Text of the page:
If you mention the Battleship Panteleimon, the average modeler will probably say, "Battleship Pantie What?" However, if you mention the Battleship Potemkin, you will hear an instant acknowledgement – rotten food, cruel officers, massacre on the steps of Odessa, mutiny. Anyone who has seen the unique silent film by Sergei Eisenstein will have their knowledge and ideas about that ship embedded in their mind by the forceful Soviet propaganda film. The names are different but the ship is the same. From her commissioning in 1903 until going to the breakers in 1922, this particular battleship served almost all of her service career under the name Panteleimon. The focus of this article is on her career as the Panteleimon.
Laid down in 1898 at the Kniaz Potemkin-Tavricheskii, the she was named to commemorate the minister of Katherine the Great who helped found the Imperial Russian Black Sea Fleet. Prior to her construction, most of the battleships of the Imperial Russian Black Sea Fleet were not designed to the best contemporary standards. That changed with the Potemkin. With a standard displacement of 12,582 tons, she was armed and armored to be equal to the battleships of the other major naval powers of the time.
Commissioned in 1903, the Kniaz Potemkin-Tavricheskii was brand new when the Russo-Japanese War erupted. Locked into the Black Sea by Turkey, neither she nor the rest of the Black Sea Fleet took any part in the war. However, they did suffer the effects of this disastrous war for Russia. The Battle of Tsushima occurred May 27/28, 1905. One month later and half a world away from this calamity for Russia, the reverberations were made manifest in the Black Sea Fleet. On June 27, 1905 Kniaz Potemkin-Tavricheskii was away from the rest of the fleet for firing practice. Outrage about rotten meat on the accompanying torpedo boat No. 267 spread to the battleship. The inept handling of the event by the officers was the spark that ignited unrest into mutiny. The Kniaz Potemkin-Tavricheskii raised the red flag of revolt and for the next eleven days steamed about the Black Sea looking for comrades or a safe harbor. In the end she found neither.
On July 8, 1905 she was turned over to the governmental authorities in the port of Constanza, Romania. A special crew was selected to go to Constanza and return the Kniaz Potemkin-Tavricheskii to the fold of the Imperial Russian Black Sea Fleet. The battleship arrived back in Sevastopol on August 9, 1905. Under the old Russian calendar, the day was July 27, the day when the Orthodox Russian Church celebrated Saint Panteleimon. In the eyes of the Russian authorities, the name Kniaz Potemkin-Tavricheskii had been tainted by the mutiny. What better name to rechristen her than the name of the Saint whose feast day was celebrated when the battleship was brought back to the orthodoxy of the Imperial Russian Fleet. Panteleimon it would be. For the next twelve years she sailed under that name.
The Russian Black Sea Fleet was confident that it could handle sea control of the Black Sea. After all, what opposition was there? The only other country with any significant presence in the Black Sea was Turkey. All Turkey had for a Navy was a haphazard assortment of antiques that could easily be swept aside by the existing Russian forces. Turkey ordered two modern dreadnoughts from Great Britain and Russia countered by laying down four modern dreadnoughts at the yards at Nikolaev. In July and August 1914, the empires of Europe teetered toward war, the consequences of which, they had no idea. The bubble of Russian complacency in the Black Sea burst on August 10, 1914.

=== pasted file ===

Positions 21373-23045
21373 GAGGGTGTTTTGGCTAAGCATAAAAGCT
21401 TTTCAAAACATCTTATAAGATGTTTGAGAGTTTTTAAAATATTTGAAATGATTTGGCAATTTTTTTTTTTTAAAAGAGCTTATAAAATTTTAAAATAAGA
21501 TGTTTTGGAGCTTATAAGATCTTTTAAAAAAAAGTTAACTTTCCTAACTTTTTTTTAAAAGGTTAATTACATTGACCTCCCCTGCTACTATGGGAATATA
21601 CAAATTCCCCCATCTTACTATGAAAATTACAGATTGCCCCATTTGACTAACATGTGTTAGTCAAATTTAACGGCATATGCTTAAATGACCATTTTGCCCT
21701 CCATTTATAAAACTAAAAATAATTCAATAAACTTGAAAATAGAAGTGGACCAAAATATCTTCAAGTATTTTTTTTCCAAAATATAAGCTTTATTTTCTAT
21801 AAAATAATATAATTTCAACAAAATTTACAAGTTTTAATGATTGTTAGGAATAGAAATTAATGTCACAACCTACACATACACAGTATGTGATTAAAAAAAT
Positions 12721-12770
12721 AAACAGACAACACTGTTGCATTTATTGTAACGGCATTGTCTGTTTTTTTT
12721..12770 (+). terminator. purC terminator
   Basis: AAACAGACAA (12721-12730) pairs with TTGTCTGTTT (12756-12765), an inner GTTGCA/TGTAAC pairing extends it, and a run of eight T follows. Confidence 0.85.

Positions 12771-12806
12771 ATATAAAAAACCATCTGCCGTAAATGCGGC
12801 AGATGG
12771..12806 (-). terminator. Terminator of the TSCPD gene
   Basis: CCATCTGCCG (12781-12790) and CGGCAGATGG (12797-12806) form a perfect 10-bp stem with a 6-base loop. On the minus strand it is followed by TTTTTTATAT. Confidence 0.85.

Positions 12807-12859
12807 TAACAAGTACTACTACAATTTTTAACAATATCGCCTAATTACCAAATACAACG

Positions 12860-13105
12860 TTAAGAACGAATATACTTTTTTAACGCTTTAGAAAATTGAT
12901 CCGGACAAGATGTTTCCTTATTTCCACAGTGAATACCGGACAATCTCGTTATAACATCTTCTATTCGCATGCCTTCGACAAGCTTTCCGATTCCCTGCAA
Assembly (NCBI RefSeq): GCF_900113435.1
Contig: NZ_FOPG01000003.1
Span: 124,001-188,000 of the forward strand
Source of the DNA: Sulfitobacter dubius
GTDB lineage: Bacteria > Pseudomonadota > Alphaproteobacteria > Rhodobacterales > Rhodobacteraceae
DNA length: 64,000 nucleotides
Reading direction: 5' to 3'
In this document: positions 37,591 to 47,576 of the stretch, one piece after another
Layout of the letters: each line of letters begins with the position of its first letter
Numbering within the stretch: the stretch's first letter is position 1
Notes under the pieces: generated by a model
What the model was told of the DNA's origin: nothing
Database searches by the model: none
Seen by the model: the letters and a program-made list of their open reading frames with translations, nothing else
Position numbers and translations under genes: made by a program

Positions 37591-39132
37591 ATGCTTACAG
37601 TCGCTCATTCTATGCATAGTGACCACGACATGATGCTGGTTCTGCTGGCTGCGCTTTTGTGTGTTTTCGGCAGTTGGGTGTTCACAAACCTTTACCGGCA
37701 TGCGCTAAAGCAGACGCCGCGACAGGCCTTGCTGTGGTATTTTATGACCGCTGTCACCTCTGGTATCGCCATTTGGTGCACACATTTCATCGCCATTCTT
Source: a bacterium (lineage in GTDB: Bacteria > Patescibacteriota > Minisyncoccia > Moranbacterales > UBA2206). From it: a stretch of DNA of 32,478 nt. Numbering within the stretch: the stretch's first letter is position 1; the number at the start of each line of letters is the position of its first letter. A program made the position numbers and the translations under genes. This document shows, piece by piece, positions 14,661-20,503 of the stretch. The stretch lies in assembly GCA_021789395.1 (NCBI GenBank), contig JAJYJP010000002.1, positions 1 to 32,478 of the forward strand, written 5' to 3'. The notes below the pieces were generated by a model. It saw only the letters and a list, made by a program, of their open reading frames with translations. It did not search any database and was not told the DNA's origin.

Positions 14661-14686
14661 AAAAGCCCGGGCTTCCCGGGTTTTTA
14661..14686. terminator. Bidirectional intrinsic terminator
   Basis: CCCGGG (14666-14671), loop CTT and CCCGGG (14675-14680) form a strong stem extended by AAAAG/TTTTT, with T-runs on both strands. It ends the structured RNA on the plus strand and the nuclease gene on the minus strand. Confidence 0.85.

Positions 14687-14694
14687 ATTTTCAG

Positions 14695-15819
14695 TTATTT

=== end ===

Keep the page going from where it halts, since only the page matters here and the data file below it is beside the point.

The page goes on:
On that day the correlation of forces of the Black Sea changed dramatically. The Imperial German battlecruiser Goeben, along with the light cruiser, Breslau had been showing the flag of the High Seas Fleet in the Mediterranean in July 1914. With the assassination of the Austro-Hungarian Archduke Ferdinand at the hands of a Serbian extremist, governments throughout Europe began making a series of disastrous decisions that resulted in World War One. Britain wanted to make sure the Goeben could not break out of the trap of the land encircled Mediterranean Sea. The British Mediterranean Fleet, including a squadron of battlecruisers, along with the battleships of the French Mediterranean Fleet, were instructed to prevent the Goeben from slipping past Gibraltar. They were to maintain contact and shadow her, pending an official declaration of war.
As the last hours of peace ticked off, the small German force made a totally unexpected move. They steamed east, rather than west. Caught off guard and off balance, the Franco/British naval forces could not bring the Goeben to action. On August 10, 1914 Goeben and Breslau entered the Dardanelles. In 1914 the Royal Navy was at its lowest superiority over the High Seas Fleet. In order to have an instant increase of forces, First Lord of the Admiralty Winston Churchill, sought to purchase the two Turkish dreadnoughts that were finishing construction in Britain. One the Sultan Osman I was complete and on trials. Churchill made sure that this battleship would not leave British waters, prior to the outbreak of the war. When Turkey refused to sell the battleships to Britain, Churchill had them seized and they became the HMS Agincourt (Ex-Sultan Osman I) and HMS Erin.
These battleships had been a huge financial drain upon the government and people of Turkey. When these symbols of the Turkish national strength were arbitrarily seized by Britain, Turkey boiled over with anger. In an extraordinarily shrewd move, Imperial Germany offered Turkey the Goeben and Breslau as gifts to Turkey to compensate their good friends for the piratical behavior of perfidious Albion. Of course it was all self-serving. The Goeben under the German flag at Constantinople in a neutral Turkey would be at best interred and of no future value or service to Germany. There was no way that they could steam back to Germany. Why not take advantage of the Turkish outrage and give them to Turkey, while at the same time they stayed officered and manned by the German crews. On August 16, 1914 the Crescent Moon flag of Turkey fluttered up the masts of Goeben and Breslau with Goeben becoming Yavuz Sultan Selim and Breslau becoming Medilli.